Put your carved jack-o’-lantern on your porch, but please pass along its seeds to your plate! Those tiny ovals will obtain an irresistible crunch upon roasting, meaning they have no place in the trashcan.
They’re also scary good for you. Legend has it that jack-o’-lanterns originated as a means to ward off evil spirits. However, we’re starting to think it’s the pumpkin seeds that deserve most of the credit for scaring off death. You see, pumpkin seeds contain a solid 150mg of magnesium per ounce. Research shows that meeting the recommended daily value of magnesium (442mg/day) is highly associated with a reduced risk of death. (That’s a 34% risk reduction for overall mortality, 59% reduction in cardiovascular death & a 37% reduction in cancer death, according to this study. Woah!)
In addition to that magical magnesium, pumpkin seeds are packed with protein, fiber, and heart healthy fat. This all makes them an incredibly satisfying snack — especially when you add a little salt and curry powder to the mix.
We’ve got the recipe below that shows you how to do just that, so get ready to go save your seeds and take them to the table.
In honor of Halloween and the season of pumpkin everything, we’re replacing bad monsters (300 calorie, 38 grams of sugar pumpkin lattes) with good monsters by inviting this recipe into our kitchen.
The creamy shake is packed full of nutrition and fill-you-up fiber, making it a great choice to add to your weekly, or even daily, breakfast rotation.
Feel free to play around with any toppings, as well as the thickness by adjusting the amount of soy milk you add to the blender. Sometimes we let this green monster spread its mighty power to a bowl, and dive in with our spoon instead of a straw. Regardless, get this good guy on your (table)side.
The LifeVest office has been eating well lately, and we want you to join in with us!
For our last company lunch, our food blogger and LifeVester Grace brought us these Tofu Banh Mi Collards Wraps. Banh mi is a traditional Vietnamese sandwich, generally filled with some type of protein, and layered with cucumbers, cilantro, pickled carrots, and sometimes various other veggies. In its translation, the word “Banh mi” actually means loaf, or slice of bread, so generally, you’ll find all of those ingredients encompassed by an airy baguette. Grace’s version, however, is obviously a bit different — and healthier, too!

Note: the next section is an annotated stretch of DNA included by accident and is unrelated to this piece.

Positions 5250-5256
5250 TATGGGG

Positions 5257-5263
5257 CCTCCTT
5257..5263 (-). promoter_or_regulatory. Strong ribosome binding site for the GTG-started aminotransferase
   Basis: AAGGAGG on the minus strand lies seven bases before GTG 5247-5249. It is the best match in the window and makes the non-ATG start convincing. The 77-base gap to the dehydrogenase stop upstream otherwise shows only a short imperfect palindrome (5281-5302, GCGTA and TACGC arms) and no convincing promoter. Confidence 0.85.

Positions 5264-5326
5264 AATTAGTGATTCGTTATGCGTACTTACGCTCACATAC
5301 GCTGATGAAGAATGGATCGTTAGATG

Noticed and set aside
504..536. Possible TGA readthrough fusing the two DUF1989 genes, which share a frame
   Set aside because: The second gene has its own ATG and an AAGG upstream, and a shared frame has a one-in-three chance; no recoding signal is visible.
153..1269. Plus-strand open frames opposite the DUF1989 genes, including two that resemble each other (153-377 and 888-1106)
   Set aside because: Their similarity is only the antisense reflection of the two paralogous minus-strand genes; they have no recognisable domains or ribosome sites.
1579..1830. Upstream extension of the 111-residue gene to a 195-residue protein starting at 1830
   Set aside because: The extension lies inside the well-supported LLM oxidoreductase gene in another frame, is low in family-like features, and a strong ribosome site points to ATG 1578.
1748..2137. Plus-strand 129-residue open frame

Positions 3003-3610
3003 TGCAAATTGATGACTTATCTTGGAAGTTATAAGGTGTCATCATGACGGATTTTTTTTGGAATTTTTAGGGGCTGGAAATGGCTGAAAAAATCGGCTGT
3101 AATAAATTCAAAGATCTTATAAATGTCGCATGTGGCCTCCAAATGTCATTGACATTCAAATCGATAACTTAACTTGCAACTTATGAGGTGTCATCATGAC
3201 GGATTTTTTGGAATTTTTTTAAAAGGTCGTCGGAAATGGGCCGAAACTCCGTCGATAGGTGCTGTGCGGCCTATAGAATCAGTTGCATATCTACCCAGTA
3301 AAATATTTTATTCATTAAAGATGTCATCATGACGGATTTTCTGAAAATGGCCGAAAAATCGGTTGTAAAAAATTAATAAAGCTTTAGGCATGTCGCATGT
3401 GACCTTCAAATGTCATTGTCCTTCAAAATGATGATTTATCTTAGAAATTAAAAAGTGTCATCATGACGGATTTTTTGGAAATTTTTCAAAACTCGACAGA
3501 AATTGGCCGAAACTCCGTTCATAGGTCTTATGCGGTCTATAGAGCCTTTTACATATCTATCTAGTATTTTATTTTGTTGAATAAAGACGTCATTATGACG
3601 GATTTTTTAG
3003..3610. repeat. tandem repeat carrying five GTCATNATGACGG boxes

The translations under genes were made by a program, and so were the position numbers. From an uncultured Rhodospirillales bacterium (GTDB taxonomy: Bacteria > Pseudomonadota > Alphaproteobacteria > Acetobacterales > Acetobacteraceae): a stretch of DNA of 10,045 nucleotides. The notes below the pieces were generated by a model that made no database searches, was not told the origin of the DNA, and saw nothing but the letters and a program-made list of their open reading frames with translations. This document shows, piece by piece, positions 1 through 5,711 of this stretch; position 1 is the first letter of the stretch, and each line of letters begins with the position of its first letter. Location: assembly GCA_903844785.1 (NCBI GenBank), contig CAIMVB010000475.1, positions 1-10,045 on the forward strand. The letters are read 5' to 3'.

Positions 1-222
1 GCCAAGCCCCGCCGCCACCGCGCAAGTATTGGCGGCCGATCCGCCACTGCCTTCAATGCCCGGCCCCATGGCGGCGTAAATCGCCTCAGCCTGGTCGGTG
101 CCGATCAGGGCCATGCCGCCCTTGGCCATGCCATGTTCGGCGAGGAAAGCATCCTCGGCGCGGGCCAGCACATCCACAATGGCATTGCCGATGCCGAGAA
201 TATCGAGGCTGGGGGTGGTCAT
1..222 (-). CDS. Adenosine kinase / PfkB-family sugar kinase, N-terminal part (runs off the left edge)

When summer produce reaches its prime, we’re all about packing it all together in a bowl and calling it dinner. This naturally generates a meal that’s simple, healthy, and never fails to be full of flavor. Ratatouille is the classic definition of that.
A traditional French dish, ratatouille consists of vegetables stewed together so that their flavors meld. It’s generally composed of zucchini, tomatoes, eggplant, onions and peppers, all items that meet together around the same month of the year in the garden. For today’s Meatless Monday version, our LifeVester Grace at FoodFitnessFreshAir calls upon one other summer veggie to add to that mix – corn – for a mildly sweet and crunchy topping.
As Grace says:
“When veggies are fresh and local, you really needn’t do much to them but put them together and let their flavors swim free. Ready in 45 minutes or less (depending on your grain choice), this recipe lends itself well to a weeknight meal that’ll leave you feeling great. Pair with a side of protein, or sprinkle some toasted walnuts on top and call it a meal.”
Gather up some veggies, choose a whole grain to pair with them, and then head on over to Grace’s blog for the recipe and get cooking!
Packed with vitamin C and containing 95% water, cucumbers are a LifeVest summer favorite. Thinly sliced with some onions, and a splash of oil and vinegar, and they easily become a refreshing side that won’t weigh down the rest of your meal. Make that same plate a snack, and it won’t weigh you down either.
Luckily, cukes run rampant in gardens this time of year, so there’s plenty of them to both snack on and lighten up pasta recipes like this. Here, their crispness compliments creamy, roasted eggplant that gets tossed with an Asian sesame sauce over soba.
Soba is a type of noodle made from buckwheat flour, which gives it a nutty flavor and also boosts it with protein. Lower in calories than traditional pasta, we love it as a way to add some variety to pasta night, especially when working with Asian flavors. Be sure to look for “100% buckwheat” on the package to get the most nutritional benefits. We recommend Eden, our go-to brand.